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Animating the SpiritedJourneys and Transformations$
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Tze-yue G. Hu, Masao Yokota, and Gyongyi Horvath

Print publication date: 2020

Print ISBN-13: 9781496826268

Published to University Press of Mississippi: September 2020

DOI: 10.14325/mississippi/9781496826268.001.0001

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PRINTED FROM Mississippi SCHOLARSHIP ONLINE (www.mississippi.universitypressscholarship.com). (c) Copyright University Press of Mississippi, 2020. All Rights Reserved. An individual user may print out a PDF of a single chapter of a monograph in MSSO for personal use.date: 27 November 2020

Animating Artifact Spirits in the 2.5-Dimensional World

Animating Artifact Spirits in the 2.5-Dimensional World

Personification and Performing Characters in Token Ranbu

Chapter:
(p.55) Animating Artifact Spirits in the 2.5-Dimensional World
Source:
Animating the Spirited
Author(s):

Akiko Sugawa-Shimada

Publisher:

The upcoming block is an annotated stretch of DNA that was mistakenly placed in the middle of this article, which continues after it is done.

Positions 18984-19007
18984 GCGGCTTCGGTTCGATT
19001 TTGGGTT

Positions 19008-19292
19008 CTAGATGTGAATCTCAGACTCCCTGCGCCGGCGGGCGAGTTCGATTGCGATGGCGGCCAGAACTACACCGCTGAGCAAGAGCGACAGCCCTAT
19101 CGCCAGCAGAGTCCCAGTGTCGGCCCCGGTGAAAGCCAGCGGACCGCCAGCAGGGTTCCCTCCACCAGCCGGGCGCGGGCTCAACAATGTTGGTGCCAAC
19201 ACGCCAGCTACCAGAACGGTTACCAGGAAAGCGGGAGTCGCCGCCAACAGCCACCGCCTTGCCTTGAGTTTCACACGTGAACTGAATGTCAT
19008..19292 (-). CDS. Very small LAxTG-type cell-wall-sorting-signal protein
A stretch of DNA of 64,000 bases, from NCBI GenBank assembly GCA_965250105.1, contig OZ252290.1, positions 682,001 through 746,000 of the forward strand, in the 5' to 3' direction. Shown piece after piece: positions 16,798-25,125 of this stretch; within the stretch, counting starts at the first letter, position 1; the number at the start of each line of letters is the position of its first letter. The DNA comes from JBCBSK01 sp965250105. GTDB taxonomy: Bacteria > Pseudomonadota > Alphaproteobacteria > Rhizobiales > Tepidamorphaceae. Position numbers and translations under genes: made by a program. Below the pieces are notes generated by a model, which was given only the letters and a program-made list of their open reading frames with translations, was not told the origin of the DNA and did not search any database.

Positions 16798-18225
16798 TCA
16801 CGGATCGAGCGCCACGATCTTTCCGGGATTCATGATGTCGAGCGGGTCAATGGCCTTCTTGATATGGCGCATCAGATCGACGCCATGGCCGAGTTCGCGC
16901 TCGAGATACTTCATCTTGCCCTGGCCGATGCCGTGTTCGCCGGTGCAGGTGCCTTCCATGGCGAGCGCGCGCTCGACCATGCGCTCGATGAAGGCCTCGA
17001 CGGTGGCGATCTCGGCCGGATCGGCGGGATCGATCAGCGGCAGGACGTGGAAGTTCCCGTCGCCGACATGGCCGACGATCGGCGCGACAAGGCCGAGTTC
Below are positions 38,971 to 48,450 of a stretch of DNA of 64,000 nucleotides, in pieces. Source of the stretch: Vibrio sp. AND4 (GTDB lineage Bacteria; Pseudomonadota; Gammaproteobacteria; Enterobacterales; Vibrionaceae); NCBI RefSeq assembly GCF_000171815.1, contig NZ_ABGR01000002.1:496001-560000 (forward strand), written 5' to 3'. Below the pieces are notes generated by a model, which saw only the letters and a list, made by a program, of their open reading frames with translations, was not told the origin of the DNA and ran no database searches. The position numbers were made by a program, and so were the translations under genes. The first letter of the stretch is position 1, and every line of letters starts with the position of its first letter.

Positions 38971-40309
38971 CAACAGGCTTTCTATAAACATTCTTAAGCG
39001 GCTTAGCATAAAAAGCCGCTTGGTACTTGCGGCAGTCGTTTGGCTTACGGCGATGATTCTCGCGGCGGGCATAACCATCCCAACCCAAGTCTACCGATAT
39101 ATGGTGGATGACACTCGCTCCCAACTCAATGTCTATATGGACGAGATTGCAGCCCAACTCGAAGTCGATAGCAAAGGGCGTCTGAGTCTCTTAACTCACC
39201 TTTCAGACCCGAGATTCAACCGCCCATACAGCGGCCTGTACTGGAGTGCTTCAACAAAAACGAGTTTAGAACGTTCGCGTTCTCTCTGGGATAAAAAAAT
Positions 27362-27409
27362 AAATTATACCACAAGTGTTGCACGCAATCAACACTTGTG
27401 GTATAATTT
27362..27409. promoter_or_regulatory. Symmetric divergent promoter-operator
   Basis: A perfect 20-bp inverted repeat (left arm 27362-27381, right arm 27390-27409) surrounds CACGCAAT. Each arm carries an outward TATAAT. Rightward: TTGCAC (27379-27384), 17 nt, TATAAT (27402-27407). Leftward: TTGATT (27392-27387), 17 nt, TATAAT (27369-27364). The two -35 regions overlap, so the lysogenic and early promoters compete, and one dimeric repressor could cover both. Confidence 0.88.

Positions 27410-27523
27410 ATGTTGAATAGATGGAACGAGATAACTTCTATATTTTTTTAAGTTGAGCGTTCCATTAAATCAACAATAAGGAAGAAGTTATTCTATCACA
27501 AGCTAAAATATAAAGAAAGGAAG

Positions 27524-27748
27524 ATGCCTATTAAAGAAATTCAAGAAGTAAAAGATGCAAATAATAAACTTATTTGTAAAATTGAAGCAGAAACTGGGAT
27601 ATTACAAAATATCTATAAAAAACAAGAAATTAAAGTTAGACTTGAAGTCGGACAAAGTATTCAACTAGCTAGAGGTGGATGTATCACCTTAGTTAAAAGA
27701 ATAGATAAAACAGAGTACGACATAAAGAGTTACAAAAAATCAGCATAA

University Press of Mississippi
DOI:10.14325/mississippi/9781496826268.003.0005

In Japanese folk belief, inanimate objects used for 100 years are believed to be granted a spirit. They are called tsukumogami, or artefact spirits. Through personification of the spirits in recent popular cultural products, the belief of tsukumogami has been popularized among young people who are unaware of the folk belief. One of the most popular works utilizing personified tsukumogami is Token Ranbu-ONLINE-, an online web browser (2015) and mobile game (2016). It has been adapted into 2.5-dimensional plays and musicals, anime works, and other media forms. The article explores how tsukumogami of Japanese swords are adapted in the media mix strategy of Token Ranbu. It argues that those adaptations serve to provide a spiritual site where Japanese folk beliefs can be traced. Through her study, the author also shows how Japanese folk beliefs (a mixture of Shintoism, Buddhism, and Chinese philosophies) are constructed, consumed, and used in Japan’s contemporary popular culture.

Keywords:   artefact spirits, tsukumogami, folk beliefs, pop culture, anime

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